Margaret Atwood’s contribution to the 2005 Canadian edition of The Book of Lists, is titled, Margaret Atwood’s 10 Annoying Things to say to Writers, each entry having an a) What to say and a b) What the writer hears.
# 5 Reads: a)”I’m going to write a book too, when I can find the time.”
b)What you do is trivial, and can be done by any idiot.
Well, for those of you who think you have a novel lurking around in your brain, here’s your chance…and if you’re lucky, you might get to do it on TV!
If NaNoWriMo (National Novel Writing Month) in November isn’t enough of an incentive/challenge/ball-breaker for you, then you might want to try:
The 3-Day Novel Contest.
It’s been around since 1977, born from a group of crazy (if not perhaps a bit drunk)Vancouver scribes.
It is no surprise that an idea as crazy as writing a novel in three days would arise from a province renowned more for its pot grow-ops, land-locked sea serpents and whacked-out politics. But culture building must be done, and so it was…
From its modest beginnings as a barroom challenge, it (the 3-day novel contest) grew to attract the interest and support of neophyte and seasoned writers alike, from Canada, the U.S. and beyond. Now, decades later, it has become a unique contribution to world literary history and a put-your-keyboard-where-your-mouth-is rite of passage for hundreds of writers each year. – from the 3-day Novel web site.
And this year, there’s more, so much more.
how about doing it live on TV? This year, a dozen entrants will be selected to write their novels live at a Chapters-Indigo store in Edmonton. The chosen few will struggle with the rigours of the contest, plus cameras, crowds, questions, therapists, spelling bees, roving poets, and a national audience. Think you can endure it, and still produce a literary masterwork?
Book Television and Indigo are teaming up to host this this new form of literary madness. Those selected for the televised version of the contest will not only be subjected to cameras (and the other horrors listed above – therapists, poets and spellers…oh my!) but they will also be yanked from their stations and thrust into the dreaded “13th Chair” –
…a keyboard linked to screens throughout the store, allowing patrons (and the at-home audience) to see the words the writer is writing at that very moment, and pass judgement on the masterwork in progress. – from, Novel Contest to Air Live on Book TV by James Adams of The Globe and Mail.
Try having a roving five-year-old tugging on your arm saying, “ever seen a bear stare?” 45 times in a row.
Oh, he’ll bait you with a long pause of blessed silence, and just when you think you’ve ignored him to the point that’s he’s bored enough to walk away, you feel him intesify his gaze as he continues to stand there…watching. Finally, in desperation you turn away from the keyboard and say, “what?!” He declares with a frightening sense of calm…”This, is a bear stare.” (Note to the roving poets of Book TV…my son charges $50 and hour for training in the art of Ti Kwan Leapster.)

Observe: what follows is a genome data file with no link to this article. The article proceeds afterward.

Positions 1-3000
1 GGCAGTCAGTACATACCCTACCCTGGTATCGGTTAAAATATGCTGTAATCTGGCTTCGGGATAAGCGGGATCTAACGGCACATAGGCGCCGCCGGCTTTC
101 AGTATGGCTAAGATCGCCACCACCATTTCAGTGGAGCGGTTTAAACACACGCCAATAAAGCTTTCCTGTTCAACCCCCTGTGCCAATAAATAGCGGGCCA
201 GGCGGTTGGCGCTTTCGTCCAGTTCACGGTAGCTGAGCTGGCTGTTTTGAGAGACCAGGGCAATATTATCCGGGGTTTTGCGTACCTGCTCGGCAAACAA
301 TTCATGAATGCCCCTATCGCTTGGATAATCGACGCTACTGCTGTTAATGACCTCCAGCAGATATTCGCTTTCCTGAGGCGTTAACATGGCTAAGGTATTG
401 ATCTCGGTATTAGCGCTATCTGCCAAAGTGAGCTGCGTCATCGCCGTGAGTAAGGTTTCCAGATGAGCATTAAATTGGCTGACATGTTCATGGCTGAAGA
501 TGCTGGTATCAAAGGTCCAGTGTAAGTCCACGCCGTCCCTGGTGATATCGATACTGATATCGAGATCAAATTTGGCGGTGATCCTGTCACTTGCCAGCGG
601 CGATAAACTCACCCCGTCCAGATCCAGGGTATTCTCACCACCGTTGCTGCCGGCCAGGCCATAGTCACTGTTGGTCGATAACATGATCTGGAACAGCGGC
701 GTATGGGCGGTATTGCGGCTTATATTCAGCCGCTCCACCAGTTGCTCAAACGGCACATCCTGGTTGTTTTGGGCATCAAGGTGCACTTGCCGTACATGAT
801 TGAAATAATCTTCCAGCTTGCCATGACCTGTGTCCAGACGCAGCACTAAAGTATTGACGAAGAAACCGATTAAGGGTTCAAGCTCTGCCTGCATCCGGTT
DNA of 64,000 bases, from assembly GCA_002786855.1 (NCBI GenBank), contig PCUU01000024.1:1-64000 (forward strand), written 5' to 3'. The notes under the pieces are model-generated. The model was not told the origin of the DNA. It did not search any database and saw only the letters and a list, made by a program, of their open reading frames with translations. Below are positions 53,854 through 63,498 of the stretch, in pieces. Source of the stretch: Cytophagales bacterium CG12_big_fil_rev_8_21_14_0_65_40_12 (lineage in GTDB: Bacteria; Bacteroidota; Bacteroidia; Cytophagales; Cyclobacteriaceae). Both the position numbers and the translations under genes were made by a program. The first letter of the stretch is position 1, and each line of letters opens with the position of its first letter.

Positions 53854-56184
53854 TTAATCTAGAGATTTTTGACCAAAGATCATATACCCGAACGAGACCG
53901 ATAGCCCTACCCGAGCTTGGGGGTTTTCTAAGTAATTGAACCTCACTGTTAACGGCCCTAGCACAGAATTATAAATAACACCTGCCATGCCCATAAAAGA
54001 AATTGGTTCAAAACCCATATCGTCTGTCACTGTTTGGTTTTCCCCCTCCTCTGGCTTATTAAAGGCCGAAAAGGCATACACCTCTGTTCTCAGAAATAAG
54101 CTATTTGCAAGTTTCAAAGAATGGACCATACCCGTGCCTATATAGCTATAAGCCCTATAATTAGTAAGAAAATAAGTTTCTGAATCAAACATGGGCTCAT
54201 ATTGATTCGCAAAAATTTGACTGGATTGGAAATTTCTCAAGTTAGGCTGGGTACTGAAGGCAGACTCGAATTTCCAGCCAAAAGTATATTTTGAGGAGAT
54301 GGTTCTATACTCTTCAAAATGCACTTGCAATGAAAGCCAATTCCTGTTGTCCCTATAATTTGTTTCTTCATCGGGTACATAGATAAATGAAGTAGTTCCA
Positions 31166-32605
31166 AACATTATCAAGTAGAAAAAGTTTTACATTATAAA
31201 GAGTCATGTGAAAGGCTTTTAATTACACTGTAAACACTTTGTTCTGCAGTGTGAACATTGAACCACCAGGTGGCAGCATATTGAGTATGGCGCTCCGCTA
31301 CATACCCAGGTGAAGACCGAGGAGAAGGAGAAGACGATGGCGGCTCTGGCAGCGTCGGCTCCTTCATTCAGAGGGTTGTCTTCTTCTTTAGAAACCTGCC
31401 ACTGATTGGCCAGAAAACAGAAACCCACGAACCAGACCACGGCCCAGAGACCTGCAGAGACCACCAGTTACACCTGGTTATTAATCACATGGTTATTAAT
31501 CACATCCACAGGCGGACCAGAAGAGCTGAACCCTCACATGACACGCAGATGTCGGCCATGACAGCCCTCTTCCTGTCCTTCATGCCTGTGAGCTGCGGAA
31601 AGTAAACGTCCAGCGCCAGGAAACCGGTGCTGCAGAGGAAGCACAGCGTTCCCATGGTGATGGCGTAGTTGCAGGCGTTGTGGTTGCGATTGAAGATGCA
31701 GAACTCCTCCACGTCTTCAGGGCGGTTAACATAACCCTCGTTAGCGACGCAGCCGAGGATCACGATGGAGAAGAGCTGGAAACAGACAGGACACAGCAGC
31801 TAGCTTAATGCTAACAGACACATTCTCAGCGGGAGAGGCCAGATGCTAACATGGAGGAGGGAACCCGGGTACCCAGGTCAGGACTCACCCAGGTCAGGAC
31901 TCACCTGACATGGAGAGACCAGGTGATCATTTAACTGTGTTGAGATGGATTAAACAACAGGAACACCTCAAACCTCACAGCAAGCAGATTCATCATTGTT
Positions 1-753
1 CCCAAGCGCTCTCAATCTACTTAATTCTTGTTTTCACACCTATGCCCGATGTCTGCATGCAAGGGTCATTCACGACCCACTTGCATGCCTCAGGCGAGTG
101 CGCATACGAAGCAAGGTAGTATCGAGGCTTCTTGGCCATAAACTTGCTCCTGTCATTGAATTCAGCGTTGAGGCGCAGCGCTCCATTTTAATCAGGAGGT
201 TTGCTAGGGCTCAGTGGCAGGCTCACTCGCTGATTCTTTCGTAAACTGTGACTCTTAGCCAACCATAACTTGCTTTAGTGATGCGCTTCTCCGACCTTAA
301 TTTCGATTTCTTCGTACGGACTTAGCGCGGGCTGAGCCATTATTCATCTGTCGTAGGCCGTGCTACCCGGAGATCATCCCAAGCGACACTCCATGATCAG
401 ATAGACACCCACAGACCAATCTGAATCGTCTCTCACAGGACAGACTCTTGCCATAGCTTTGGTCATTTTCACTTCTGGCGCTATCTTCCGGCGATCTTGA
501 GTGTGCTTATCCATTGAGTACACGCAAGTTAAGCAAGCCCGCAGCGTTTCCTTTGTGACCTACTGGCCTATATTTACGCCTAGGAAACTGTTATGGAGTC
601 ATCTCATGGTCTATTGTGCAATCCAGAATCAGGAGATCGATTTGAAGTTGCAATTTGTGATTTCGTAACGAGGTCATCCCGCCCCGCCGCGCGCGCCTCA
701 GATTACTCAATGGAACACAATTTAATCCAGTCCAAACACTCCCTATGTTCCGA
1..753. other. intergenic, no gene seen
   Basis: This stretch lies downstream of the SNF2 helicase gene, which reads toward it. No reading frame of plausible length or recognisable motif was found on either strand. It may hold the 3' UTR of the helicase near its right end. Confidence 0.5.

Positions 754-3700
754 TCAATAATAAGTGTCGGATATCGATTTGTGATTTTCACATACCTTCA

Adams also quoted Tate Young, Edmonton producer of Book TV as saying,
“Having a writer tell me to screw off as the clock ticks toward the deadline, well, that could be pretty exciting.”
Hey, Mr. Young – come to my house and bug me while I’m writing…I might not tell you to screw off, but I’d certainly send you out to jump on the trampoline for a while. (Don’t worry grandparents…it’s one of those padded deals with the full net enclosure. Remember, you used to let me play with lawn darts.)
I don’t know if I’m amused, annoyed or encouraged by this whole televised 3-day sweatshop premise. Will it bait people into believing that writing a novel is as easy as 1-2-3? Or, will it prove to those who attempt it – that writing a novel is a difficult, crazy, and sometimes blissful journey – one that requires (most of all) the willingness to sit on your bum and WRITE?
Either way, my personal Ti Kwan Leapster trainer (and bear stare-er extraordinare) has a few tips for those who dare to write. He came up with these a few weeks ago when he announced that he wanted to write his “me-mores” (translation: memoirs) – and ordered me to sit with a pen a paper and ‘take this down’. Out of the mouths of babes…
J’s Rules for Writing
1. Get Comfy – PJ’s are a good choice. Fuzzy slippers too if you have them.
2. Quiet – shhhhh. writer at work.
3. The Right Snack – (my mom likes tea, clementines, popcorn and dark chocolate)
4. Good supplies…pens, pencils, crayons, notebooks, and a BIG eraser
5. Start the story. (It sounds easy, but mom says it’s not.)
6. Play – (Take a break for playtime. I love Katamari.)
7. Finish the story. (This sounds easy too, but mom says it’s the hardest part of all.)
Boldly go, people.